Allow Me to Vent: How Not to Be a Grumbling Israelite

Allow Me to Vent: How Not to Be a Grumbling Israelite

If we simply want a guilt-free moment to complain, then we are guilty of the sin of grumbling and also guilty of attempting to justify our sin rather than stomping on its head. Brothers and sisters in Christ, let us not justify or excuse our sins, even the seemingly little ones, but let us put it to death as we put on the mind of Christ.

Another Thanksgiving is in the books, placing us firmly in the midst of the holiday season. Although Christmas/Advent is my favorite time of year, I will likely receive your solemn nod of agreement when I say that these days never go as smoothly or joyfully as planned.

Now we could point to a multitude of reasons behind these holiday hiccups, yet the chief among them is often friends and family. Apart from the worshipful significance of Thanksgiving, Christmas, and New Year’s, the next greatest joy of these holidays is gathering with friends and family, yet ironically, those gatherings also often lead to many holiday frustrations. The mingling of such gladness and frustration should not be as surprising to us as it so often is. The Holy Spirit did not inspire the words of 1 Peter 4:9 for nothing: “Show hospitality to one another without grumbling.”

Alexander Strauch says what all who show hospitality know to be true:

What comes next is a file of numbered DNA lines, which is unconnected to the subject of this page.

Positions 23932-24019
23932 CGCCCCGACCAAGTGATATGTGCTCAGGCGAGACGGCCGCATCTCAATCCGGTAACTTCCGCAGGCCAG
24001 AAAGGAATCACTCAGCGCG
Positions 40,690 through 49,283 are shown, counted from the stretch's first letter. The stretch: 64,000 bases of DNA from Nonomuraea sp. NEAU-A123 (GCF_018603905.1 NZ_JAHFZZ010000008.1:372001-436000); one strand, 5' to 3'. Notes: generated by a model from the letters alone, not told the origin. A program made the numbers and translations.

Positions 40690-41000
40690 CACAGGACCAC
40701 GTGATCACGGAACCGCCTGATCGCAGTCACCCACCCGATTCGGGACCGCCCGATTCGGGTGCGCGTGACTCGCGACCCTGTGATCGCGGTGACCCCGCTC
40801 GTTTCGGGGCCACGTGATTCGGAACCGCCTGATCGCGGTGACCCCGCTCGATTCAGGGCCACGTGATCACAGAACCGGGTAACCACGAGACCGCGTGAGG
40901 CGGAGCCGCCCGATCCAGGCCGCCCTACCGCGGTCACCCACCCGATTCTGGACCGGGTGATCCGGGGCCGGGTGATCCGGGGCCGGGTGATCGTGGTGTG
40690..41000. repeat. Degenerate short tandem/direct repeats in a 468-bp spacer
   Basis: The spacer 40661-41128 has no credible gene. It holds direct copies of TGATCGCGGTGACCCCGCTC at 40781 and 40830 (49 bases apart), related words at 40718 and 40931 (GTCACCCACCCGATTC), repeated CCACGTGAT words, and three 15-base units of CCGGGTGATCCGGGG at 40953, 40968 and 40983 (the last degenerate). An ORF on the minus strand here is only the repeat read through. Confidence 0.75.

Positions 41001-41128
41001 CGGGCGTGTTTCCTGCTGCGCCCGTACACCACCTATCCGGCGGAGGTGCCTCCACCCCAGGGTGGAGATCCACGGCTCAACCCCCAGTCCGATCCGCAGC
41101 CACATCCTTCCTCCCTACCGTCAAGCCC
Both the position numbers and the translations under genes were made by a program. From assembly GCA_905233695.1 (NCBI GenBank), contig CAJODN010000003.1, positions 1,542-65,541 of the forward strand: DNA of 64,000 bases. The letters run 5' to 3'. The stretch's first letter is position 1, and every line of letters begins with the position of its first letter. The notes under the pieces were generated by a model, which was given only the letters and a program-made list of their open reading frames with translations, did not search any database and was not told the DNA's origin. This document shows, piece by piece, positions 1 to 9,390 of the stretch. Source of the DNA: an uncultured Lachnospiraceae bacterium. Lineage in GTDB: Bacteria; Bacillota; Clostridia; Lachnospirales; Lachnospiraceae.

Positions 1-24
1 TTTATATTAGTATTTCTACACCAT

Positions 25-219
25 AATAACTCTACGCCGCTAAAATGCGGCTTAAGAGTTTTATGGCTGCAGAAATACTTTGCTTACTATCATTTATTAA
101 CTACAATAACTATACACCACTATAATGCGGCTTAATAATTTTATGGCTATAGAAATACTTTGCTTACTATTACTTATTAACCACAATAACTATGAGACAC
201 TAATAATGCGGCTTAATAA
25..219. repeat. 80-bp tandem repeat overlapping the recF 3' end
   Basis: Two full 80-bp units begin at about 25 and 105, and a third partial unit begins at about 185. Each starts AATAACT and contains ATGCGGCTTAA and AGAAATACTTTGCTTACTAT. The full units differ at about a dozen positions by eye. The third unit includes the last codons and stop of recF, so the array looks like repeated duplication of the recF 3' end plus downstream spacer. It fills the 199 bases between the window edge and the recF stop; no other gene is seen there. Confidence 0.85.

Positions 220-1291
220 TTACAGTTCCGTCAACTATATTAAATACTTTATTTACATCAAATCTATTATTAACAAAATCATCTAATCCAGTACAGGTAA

Certainly the ministry (and corresponding inconveniences) of hospitality can easily rattle our grumbling bones. Hospitality demands old-fashioned hard work. It may be costly and is often inconvenient. It is time consuming. It places a strain on the family. Sometimes guests abuse their Christian brothers’ and sisters’ hospitality. And during times of persecution, hospitality can even be dangerous.[1]

It is entirely natural to grumble under such work, but as Christians, we are called to kill our old, sinful nature and to put on the nature of Christ through the power of the Holy Spirit. Thus, while grumbling may be natural, it is nonetheless a sin.

Indeed, the great case study on the sin of grumbling is the people of Israel in the wilderness. At the end of the same chapter where the Israelites sang the first recorded psalm of praise to the LORD for drowning Pharaoh and parting the sea, they begin their grumbling. “And the people grumbled against Moses, saying, ‘What shall we drink’” (Exodus 15:24)? And their grumbling continued throughout their wilderness journey and wandering. Lest we dismiss grumbling as harmless, hear the words of 1 Corinthians 10:6-12 (emphasis added):

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